As she lay in bed waiting for sunrise, Rahma Hussein Noor (pictured) had already made up her mind. She wouldn’t let her hopes and dreams remain buried deep inside her.
She was determined to live life on her own terms. So at sunrise, she left her father’s house and crossed the border for a third time, and returned to a more familiar life.
The problem though, was that her previous life didn’t really want her. Neither did it expect her back.
Rahma and her family fled Somalia in 2009. Their search for safety led them to Daadab Refuge Complex where they were to spend the next six-year phase of their lives.
“For a while life was good at the camps. There was no threat of bombings or arbitrary killings,” Rahma says. Then in 2013, the government, the UNHCR and the Somali government set in motion events that would encourage Somali refugees to go back to their country.
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Two years later, in August 2015, Rahma’s father decided to take them back home and start over a new leaf. After all, they had a home to go back to.
“He just told us to pack up and we were on the next flight to Mogadishu,” Rahma says.
That same year, she was to sit her KCSE examinations. Rahma is just one of the many refugees whose education will be disrupted by the ongoing repatriation programme.
“We have students who have been through the 8-4-4 system since birth. What system will they use once in Somalia?” Jennifer Katiwa of education non-governmental organisation Windle Trust asked The Standard on Sunday.
Currently, her organisation employs more than 240 teachers spread across the five camps in Dadaab. Their seven schools offer instruction to over 6000 students. The education options east of the Kenyan border may not be palatable for many of the refugees.
“First of all, the fee is too high. Here we pay nothing. But in Somalia, it ranges from Sh4,000 to Sh15,000 per term. My father was unable to afford this,” Rahma said.
As a sendoff package, refugees receive food rations, medicines as well as a cash incentive of Sh15,000 per person.
“With such amounts, school fees is not a priority. Survival becomes the only priority,” she says, adding that for her father, part of the survival strategy included marrying her off.
“He said I had to marry for my own protection. He’d rather I got married than get raped,” she says. So she got in touch with former classmates who quickly fundraised for her trip back to Kenya.
“Rahma came back for an education. Life on the other side is not the same as at the camps,” Katiwa says. Rahma says that already, a thriving black market has taken root in Somalia. Its main business is to facilitate re-entry of returnees into Kenya.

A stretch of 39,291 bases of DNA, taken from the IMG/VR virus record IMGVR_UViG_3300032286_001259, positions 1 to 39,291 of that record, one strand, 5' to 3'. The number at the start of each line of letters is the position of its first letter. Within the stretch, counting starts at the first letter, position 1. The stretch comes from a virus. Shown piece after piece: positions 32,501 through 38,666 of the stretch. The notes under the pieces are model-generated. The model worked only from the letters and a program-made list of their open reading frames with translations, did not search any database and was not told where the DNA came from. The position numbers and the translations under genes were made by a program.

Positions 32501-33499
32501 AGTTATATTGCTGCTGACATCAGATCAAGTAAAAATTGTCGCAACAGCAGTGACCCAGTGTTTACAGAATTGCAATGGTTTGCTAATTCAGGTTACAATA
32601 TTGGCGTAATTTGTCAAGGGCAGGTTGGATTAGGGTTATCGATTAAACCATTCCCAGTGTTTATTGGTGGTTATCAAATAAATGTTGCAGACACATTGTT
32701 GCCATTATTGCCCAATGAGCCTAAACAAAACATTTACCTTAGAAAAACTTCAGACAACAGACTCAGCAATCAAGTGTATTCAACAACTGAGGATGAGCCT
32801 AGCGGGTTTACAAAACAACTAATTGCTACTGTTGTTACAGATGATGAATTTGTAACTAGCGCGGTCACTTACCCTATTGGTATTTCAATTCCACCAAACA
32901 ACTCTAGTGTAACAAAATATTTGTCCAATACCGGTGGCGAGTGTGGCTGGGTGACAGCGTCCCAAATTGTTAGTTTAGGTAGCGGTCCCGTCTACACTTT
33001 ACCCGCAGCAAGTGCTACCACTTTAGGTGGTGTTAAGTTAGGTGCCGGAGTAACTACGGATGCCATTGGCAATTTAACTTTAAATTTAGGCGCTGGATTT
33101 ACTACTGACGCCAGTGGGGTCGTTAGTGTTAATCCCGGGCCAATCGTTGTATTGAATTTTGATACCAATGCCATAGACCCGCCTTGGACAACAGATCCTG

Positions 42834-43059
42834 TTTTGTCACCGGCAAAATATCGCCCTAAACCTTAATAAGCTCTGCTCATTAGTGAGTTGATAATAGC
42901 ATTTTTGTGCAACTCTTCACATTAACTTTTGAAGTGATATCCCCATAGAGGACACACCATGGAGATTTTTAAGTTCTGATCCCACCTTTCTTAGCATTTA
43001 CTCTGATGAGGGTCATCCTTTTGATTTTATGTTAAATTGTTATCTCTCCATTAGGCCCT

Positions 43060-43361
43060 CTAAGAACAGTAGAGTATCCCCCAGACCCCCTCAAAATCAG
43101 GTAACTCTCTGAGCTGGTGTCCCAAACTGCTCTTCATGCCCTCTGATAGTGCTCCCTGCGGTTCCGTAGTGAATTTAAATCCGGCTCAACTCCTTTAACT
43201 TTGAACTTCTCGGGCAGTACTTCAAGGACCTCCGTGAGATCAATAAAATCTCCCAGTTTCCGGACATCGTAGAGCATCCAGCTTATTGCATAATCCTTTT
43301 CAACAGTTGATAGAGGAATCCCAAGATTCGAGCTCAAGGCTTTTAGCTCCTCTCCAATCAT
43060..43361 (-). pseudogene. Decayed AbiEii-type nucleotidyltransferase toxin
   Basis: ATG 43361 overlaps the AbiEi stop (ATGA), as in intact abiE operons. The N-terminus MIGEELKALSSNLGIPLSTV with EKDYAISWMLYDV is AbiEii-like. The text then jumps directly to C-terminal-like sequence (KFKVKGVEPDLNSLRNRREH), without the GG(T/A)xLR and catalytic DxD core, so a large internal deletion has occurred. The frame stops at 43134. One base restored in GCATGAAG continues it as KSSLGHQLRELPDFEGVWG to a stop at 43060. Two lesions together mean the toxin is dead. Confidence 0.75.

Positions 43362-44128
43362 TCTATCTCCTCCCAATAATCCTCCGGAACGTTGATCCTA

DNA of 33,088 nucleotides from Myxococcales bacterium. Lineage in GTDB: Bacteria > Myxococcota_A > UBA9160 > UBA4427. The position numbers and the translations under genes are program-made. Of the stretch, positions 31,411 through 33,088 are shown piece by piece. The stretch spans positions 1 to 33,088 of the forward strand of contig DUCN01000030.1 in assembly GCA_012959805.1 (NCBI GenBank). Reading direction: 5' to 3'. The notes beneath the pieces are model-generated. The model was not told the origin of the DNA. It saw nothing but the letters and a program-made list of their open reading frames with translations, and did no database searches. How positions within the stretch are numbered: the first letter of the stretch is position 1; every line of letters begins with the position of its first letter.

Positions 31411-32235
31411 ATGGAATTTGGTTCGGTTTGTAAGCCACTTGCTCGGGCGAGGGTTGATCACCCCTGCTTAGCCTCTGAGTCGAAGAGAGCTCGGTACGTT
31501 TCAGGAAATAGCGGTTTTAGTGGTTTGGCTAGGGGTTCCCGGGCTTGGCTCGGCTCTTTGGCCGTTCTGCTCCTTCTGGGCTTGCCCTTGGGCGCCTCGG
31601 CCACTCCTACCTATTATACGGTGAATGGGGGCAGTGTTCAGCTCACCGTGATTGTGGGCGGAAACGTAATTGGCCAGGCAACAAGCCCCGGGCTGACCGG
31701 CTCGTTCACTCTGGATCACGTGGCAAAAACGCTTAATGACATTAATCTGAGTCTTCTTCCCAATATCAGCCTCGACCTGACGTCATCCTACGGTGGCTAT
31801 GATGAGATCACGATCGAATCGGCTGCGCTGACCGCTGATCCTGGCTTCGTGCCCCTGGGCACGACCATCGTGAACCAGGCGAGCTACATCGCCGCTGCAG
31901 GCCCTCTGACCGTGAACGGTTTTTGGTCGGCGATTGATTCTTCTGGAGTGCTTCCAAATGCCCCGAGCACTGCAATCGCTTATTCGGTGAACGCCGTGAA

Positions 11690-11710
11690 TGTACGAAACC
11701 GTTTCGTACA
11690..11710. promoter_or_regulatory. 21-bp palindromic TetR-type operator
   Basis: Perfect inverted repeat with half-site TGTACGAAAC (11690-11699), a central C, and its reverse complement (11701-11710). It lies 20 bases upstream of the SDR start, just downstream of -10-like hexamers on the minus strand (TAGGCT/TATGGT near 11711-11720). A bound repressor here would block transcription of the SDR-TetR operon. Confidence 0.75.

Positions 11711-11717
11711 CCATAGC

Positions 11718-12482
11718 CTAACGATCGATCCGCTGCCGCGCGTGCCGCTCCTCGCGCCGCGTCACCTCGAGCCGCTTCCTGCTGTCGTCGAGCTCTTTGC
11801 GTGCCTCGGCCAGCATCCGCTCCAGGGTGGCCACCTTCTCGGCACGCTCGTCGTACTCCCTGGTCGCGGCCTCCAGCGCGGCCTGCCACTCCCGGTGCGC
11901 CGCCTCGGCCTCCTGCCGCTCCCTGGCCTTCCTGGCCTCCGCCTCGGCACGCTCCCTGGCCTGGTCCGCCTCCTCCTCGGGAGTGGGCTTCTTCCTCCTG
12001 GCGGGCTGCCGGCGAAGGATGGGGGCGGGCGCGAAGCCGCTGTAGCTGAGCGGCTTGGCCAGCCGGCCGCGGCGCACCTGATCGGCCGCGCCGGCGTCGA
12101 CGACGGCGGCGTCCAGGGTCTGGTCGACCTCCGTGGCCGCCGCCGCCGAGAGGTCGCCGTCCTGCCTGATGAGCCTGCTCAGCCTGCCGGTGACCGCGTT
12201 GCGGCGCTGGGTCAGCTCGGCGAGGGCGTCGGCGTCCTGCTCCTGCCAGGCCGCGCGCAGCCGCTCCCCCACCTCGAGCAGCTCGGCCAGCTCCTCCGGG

“I was happy my former school took me back,” she says. She hopes to do KCSE exams later in the year. But she might not. She cannot register for the exams as a Kenyan. Neither can she register as a refugee because when her family moved back to Mogadishu, she was struck off the refugee manifest.
The refugee manifest is an official document from the UNHCR with all the details of a refugee—age, camp, siblings, kin, date of entry among others. Without it, one cannot qualify for refugee benefits.
But she still has hope and continues to be encouraged. On Tuesday last week, she was among the refugees who met Nobel laureate Malala Yousafzai as she visited the world’s largest refugee camp on her 19th birthday.
“I am here to speak for my unheard sisters of Somalia striving for education every day,” Malala said. But with the cloud of repatriation hanging over their heads, some say many of the refugees no longer consider education a key passage into a better life?
“They do not know whether to continue or leave,” Katiwa says.
When the refugees leave, a sprinkling of buildings will be left throughout the camps.
Will the host community have enough numbers to fill up these institutions?
“The secondary schools are also registered as public schools. Will we have enough students to fill the gap? Will the teachers remain?” Katiwa asks.
For now, Rahma continues to hold on to her hopes and dreams of striving to live life on her own terms in a country that is really not hers. She, like many others in the same situation, waits for her sunrise, eager to see what new things dawn will bring.